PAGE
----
3.    Therefore, we assigned to the workers alone outcomes that in fact were produced by the system. About this lesson of the bead experiment, Deming wrote:

All the variation – differences between willing workers in the production of [defective] beads, and the variation day to day of any willing worker – came entirely from the process itself. There was no evidence that any one worker was better than the other.4

4.    The workers' outcomes, though different, were not significantly different. They occurred at random and as the result of chance. (By the way, all stable processes are random.)

5.    Because the workers’ outcomes were not significantly different, we were wrong to differentiate their rewards. All should have received the same raise. Of course, if any worker had produced a significantly high or low number of blue beads, he or she may be rewarded differently if the special cause was assignable to the operator alone.

6.    If the control chart plotted midterm test scores (instead of blue beads) among 20 students, the capability of the teaching and learning process is such that it would produce at random raw scores between 75.6 and 96.4, with an average of 86.0. Those test scores, though different, would not be significantly different. Since they’d be produced by the process, and not the students alone, issuing different grades to the students would be no different from the way we (arbitrarily) rewarded and punished the workers in the bead experiment!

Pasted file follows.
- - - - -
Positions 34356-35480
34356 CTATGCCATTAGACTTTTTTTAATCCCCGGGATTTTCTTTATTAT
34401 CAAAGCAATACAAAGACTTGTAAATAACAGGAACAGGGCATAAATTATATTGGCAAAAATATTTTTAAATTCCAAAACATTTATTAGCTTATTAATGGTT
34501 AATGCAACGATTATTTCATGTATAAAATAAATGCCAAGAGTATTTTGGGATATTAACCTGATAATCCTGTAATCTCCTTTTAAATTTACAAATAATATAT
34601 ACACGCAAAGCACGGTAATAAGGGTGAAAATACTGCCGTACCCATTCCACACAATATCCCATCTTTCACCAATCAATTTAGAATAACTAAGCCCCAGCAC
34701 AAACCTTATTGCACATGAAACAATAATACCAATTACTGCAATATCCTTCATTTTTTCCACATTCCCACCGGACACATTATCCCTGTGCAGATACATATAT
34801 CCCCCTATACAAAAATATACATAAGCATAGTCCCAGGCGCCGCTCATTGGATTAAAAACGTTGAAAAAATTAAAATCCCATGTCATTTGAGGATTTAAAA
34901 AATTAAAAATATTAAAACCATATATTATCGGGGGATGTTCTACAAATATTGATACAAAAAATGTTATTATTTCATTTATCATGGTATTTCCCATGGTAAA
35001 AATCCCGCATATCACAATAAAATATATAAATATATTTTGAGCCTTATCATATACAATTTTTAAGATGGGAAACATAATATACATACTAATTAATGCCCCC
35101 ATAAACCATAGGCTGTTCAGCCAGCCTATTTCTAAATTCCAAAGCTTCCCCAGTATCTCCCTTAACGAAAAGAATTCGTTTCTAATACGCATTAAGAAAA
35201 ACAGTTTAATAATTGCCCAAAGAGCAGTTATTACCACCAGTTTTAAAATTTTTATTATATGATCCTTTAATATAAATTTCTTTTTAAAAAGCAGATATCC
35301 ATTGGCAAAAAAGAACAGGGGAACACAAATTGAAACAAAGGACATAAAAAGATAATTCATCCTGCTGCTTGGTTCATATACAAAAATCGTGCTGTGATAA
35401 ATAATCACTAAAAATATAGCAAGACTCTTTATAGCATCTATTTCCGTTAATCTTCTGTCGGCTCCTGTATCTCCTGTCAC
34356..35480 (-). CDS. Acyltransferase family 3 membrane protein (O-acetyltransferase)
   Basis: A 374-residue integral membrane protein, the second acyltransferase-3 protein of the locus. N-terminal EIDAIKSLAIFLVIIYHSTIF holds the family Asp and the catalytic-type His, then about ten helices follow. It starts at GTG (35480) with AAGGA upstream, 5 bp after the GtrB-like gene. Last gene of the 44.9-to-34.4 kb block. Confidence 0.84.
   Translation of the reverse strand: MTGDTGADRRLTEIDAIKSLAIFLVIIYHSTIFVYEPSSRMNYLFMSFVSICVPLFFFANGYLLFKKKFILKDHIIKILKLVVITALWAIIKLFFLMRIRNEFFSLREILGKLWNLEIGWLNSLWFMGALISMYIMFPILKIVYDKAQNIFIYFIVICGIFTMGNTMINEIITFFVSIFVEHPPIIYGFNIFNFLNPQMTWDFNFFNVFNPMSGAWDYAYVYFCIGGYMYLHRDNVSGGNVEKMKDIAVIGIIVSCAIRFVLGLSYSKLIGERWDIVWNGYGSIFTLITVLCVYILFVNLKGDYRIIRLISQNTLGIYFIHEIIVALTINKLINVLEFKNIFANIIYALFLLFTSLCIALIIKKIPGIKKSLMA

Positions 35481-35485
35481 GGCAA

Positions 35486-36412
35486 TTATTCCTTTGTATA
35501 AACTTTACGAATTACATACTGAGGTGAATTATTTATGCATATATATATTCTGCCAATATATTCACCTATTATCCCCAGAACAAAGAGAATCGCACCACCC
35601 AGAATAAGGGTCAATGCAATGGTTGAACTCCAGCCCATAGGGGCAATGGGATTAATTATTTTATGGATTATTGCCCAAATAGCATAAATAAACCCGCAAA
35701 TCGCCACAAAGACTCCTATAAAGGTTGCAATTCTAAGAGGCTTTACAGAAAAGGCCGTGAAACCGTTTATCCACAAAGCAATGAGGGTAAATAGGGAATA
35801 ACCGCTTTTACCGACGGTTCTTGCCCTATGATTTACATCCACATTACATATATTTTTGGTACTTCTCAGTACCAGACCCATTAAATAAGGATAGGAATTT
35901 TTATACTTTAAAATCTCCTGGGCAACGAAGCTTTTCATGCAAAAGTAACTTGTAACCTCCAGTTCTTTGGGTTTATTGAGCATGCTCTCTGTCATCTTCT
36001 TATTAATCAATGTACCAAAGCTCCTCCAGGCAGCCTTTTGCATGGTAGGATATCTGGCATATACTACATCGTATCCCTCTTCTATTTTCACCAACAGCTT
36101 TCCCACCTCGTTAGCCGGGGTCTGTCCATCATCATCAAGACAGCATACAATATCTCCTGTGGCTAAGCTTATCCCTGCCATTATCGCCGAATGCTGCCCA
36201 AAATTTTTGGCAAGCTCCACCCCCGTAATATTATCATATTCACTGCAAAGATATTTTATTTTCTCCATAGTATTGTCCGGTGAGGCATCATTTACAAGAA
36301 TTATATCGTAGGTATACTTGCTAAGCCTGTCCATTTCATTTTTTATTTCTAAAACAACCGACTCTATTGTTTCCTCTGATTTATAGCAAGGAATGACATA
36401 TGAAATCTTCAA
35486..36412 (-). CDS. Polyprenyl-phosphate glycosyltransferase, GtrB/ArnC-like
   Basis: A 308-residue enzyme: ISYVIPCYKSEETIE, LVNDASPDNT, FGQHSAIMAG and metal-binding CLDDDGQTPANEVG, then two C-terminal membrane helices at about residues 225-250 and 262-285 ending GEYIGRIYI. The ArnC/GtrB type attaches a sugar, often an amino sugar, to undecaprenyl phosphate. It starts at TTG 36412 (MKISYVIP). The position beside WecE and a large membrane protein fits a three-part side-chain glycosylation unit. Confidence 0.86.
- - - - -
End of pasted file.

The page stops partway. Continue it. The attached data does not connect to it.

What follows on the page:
As an adjunct professor of undergraduate psychology and graduate operations and industrial engineering, by the end of a term I always had more than enough data to determine valid limits of random variation in students’ test scores and other assessments. If the students’ final scores were different, but not significantly different, I would issue all A’s. And I’d always get a call from the dean!

I had to explain that I cannot rank students in a group that constitutes a system. Both schools required grades. If they wanted me to issue B's, I'd give all the students B's. If they wanted me to issue C's, I'd give all the students C's; but I refused to rank students in a group that constituted a system. Doing so would violate everything I teach about systems, theory of variation, and analytic statistical methods.

7.    Recall that out of the total of 1,000 beads, 100 of them were blue. Therefore, one might expect that over time the process would yield an average of 10 blues beads for every 100 produced. Since 10 percent of all the beads were blue, most people would assume that, on the average, 10 percent of the beads will come out blue (10 out of 100).

Another lesson of the bead experiment is that such thinking is flawed. Even in the closed-loop system of the bead box, there are common causes of variation at work, among them:         

  • Different-sized holes into which the beads are trapped
  • Different-sized holes, through which the beads must pass before being trapped
  • Variation in size, weight, and density of the 1,000 beads
  • Different size, weight, and density of the blue beads